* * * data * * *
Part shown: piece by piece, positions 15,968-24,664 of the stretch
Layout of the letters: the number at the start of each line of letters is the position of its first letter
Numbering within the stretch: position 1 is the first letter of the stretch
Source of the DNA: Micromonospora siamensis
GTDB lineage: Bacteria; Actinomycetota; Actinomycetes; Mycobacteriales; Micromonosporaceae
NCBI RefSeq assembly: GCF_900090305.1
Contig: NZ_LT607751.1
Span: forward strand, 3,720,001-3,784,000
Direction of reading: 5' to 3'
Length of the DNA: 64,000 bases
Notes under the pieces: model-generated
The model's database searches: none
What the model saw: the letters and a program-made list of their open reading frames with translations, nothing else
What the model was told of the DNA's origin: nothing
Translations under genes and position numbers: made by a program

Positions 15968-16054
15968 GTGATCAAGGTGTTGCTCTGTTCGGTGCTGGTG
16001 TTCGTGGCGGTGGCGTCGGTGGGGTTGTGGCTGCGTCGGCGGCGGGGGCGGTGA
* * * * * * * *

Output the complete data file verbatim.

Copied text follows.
Part shown: piece by piece, positions 15,968-24,664 of the stretch
Layout of the letters: the number at the start of each line of letters is the position of its first letter
Numbering within the stretch: position 1 is the first letter of the stretch
Source of the DNA: Micromonospora siamensis
GTDB lineage: Bacteria; Actinomycetota; Actinomycetes; Mycobacteriales; Micromonosporaceae
NCBI RefSeq assembly: GCF_900090305.1
Contig: NZ_LT607751.1
Span: forward strand, 3,720,001-3,784,000
Direction of reading: 5' to 3'
Length of the DNA: 64,000 bases
Notes under the pieces: model-generated
The model's database searches: none
What the model saw: the letters and a program-made list of their open reading frames with translations, nothing else
What the model was told of the DNA's origin: nothing
Translations under genes and position numbers: made by a program

Positions 15968-16054
15968 GTGATCAAGGTGTTGCTCTGTTCGGTGCTGGTG
16001 TTCGTGGCGGTGGCGTCGGTGGGGTTGTGGCTGCGTCGGCGGCGGGGGCGGTGA